Seventh: Respecting our international commitments, we hereby express the will to comply strictly with international conventions, commitments and obligations. We express our deep concern with the crisis affecting the Central American region and, to the extent of our capability, we will help find formulas for understanding that will avoid aggravation of the crisis or even a possible military confrontation in the area. We follow with interest the efforts made by the governments of the Contadora Group, and we have taken note of the efforts of the United States to initiate a constructive dialogue among the parties in conflict. We affirm that in the last analysis the Central Americans themselves will be the ones to take the decisions that will make possible the establishment of peace and security in the region.
3. Despite the political change that has occurred in Guatemala and the sound criticisms the new government has made against the administration and conduct of General Ríos Montt, which agree fully with the Commission’s report on the human rights situation in the Republic of Guatemala, the IACHR believes that the report is still valid. Therefore, it has made changes in this report aimed at only bringing it up to date but not at replacing it, because it has yet to be shown that any fundamental change has occurred in that country.
B. First Steps of the New Government
1. Upon the downfall of General Efrain Ríos Montt, one of the first measures adopted by the new government headed by General Oscar Humberto Mejía Víctores was to lift the state of alarm that had been in force since June 29, 1983.
2. In addition, the new government promulgated by way of Decree Law Nº 89-93 of August 11, a new amnesty law aimed at political crimes related to common crimes in which individuals or groups belonging or not to subversive organizations were included.
The decree provided that interested parties could avail themselves of the amnesty during a 90 day period. The conditions stipulated required interested persons to present themselves to civil authorities, testify to their crimes and take an oath pledging that they would no longer participate in subversive activities, surrender their arms and ammunition or indicate where they are hidden. The decree is applicable to persons currently subject to the ordinary courts of law provided that they have not yet been judged and sentenced.
3. Another law announced by the new Guatemalan Head of State, after deposing General Ríos Montt, rescinded the Courts of Special Jurisdiction. It was later enacted as Decree Law 93-83, dated August 12, 1983, in the Chapter dealing with Justice and Due Process.
4. On October 1, 1983, the IACHR, sitting at its 61st session, learned that General Oscar Humberto Mejía Víctores had abolished the Council of State.
C. Broadening of the Guarantees contained in the Fundamental Statute of
1. On August 11 the Government of General Mejía Víctores by way of Decree Law Nº 91-83, broadened the individual guarantees contemplated in the Fundamental Statute of Government and altered Decree Law 24-82 as to the rights of legal defense and arrest without a dully authorized warrant issued by a court of law.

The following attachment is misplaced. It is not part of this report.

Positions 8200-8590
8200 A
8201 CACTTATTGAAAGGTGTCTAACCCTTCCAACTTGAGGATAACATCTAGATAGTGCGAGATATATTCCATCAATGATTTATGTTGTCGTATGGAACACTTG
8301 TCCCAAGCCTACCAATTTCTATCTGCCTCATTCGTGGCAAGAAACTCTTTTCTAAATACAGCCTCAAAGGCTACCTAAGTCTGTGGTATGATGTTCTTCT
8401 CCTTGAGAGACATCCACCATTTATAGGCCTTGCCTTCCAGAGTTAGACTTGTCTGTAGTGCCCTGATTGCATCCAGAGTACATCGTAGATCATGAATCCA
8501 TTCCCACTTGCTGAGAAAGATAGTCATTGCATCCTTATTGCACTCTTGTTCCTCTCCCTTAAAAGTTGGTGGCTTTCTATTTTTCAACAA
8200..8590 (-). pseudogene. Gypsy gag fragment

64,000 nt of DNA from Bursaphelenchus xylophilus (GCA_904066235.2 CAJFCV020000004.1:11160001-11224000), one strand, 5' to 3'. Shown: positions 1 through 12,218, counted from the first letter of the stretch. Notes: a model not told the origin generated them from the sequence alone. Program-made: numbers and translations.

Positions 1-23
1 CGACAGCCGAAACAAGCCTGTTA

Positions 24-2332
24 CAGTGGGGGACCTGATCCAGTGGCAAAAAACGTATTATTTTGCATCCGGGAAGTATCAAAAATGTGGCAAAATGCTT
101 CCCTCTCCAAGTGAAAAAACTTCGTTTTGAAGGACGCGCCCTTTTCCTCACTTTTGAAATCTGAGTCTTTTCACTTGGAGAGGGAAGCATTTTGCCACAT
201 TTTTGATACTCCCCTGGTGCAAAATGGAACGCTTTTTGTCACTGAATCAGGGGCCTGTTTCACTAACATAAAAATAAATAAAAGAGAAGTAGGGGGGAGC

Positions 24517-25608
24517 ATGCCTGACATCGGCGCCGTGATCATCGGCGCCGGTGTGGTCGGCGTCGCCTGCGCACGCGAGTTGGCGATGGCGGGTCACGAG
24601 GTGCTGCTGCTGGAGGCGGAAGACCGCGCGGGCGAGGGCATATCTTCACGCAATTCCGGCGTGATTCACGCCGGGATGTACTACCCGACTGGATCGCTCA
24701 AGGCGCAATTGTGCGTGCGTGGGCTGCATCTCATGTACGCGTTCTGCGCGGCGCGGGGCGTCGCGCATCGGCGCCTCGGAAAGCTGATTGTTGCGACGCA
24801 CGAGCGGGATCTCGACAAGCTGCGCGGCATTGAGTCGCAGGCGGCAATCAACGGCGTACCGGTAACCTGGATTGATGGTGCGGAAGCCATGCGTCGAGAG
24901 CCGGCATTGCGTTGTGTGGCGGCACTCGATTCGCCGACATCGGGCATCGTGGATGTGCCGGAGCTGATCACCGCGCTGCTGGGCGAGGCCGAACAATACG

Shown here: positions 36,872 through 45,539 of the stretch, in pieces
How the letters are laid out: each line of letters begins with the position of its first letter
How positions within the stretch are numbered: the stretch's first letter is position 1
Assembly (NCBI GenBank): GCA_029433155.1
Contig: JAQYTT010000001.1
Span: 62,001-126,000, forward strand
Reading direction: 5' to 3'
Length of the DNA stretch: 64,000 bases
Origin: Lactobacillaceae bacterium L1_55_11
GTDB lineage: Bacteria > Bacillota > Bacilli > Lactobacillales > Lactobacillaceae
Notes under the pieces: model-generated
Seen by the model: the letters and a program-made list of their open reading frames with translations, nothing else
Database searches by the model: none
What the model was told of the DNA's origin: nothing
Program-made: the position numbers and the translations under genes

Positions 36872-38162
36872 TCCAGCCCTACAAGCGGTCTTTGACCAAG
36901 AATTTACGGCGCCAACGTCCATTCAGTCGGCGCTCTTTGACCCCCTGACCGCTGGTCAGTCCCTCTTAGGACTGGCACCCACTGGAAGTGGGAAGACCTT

2. The Decree established:
Article 1: Paragraphs 10 and 12 of Article 23 shall be altered as follows:
“10) No one may be arrested or imprisoned except for criminal causes and by virtue of an order or warrant issued in accordance with the law by a duly authorized judicial authority. Such a warrant shall not be necessary in cases in flagrante delicto or where the suspect flees the scene of his crime. Arrested persons shall be immediately placed at the disposition of the appropriate judicial authority and detained in penal centers for suspects as opposed to prisons where convicts are serving their sentences.”
“12) The legal defense of the person and his rights is inviolable.
No one may be convicted without having been confronted, heard and tried in conformance with the principles of due process by a competent court of law or competent previously established authorities in which the formalities and essential guarantees of the same are respected. Nor may anyone be temporarily affected in his rights except through procedures that fulfill these minimal requisites.
Nevertheless, in cases of fraud of embezzlement of public property, the immediate recuperation of the same may be carried out subject to the interested parties appeal for revocation or recovery through an administrative-contentious law suit.”
Article 2: Article 86 shall be modified thusly:
“Article 86: Ordinary trial courts shall be composed of judges who are licensed attorneys of recognized ability and integrity, Guatemalan nationals in keeping with Article 9 of this Statute and appropriate bar rules.
The Supreme Court of Justice shall take necessary measures to create a system which allows a selection of judges based on their personal and professional qualifications. Likewise, in keeping with this principle, the Court shall establish complete and accurate lists of licensed attorneys so as to assist in the establishment of the Judicial Branch of Government. For these purposes, the Court shall issue the appropriate rules and requirements.”
D. Final Considerations
The Commission has received and seen with great concern recent information which indicates that the violence occurring in rural areas is still occurring, the exodus of Guatemalan peasants to Chiapas, Mexico has continued, especially in the area of San Marcos, and that in the cities, the violence is tending to increase and there are now signs that the sinister death squads have reappeared.
The Commission trusts that the new Government of Guatemala will carry out its announced steps to achieve respect for human rights, that it will fulfill the newly published political calendar and adopt all necessary measures for the purpose of putting into practice the recommendations contained in this Report.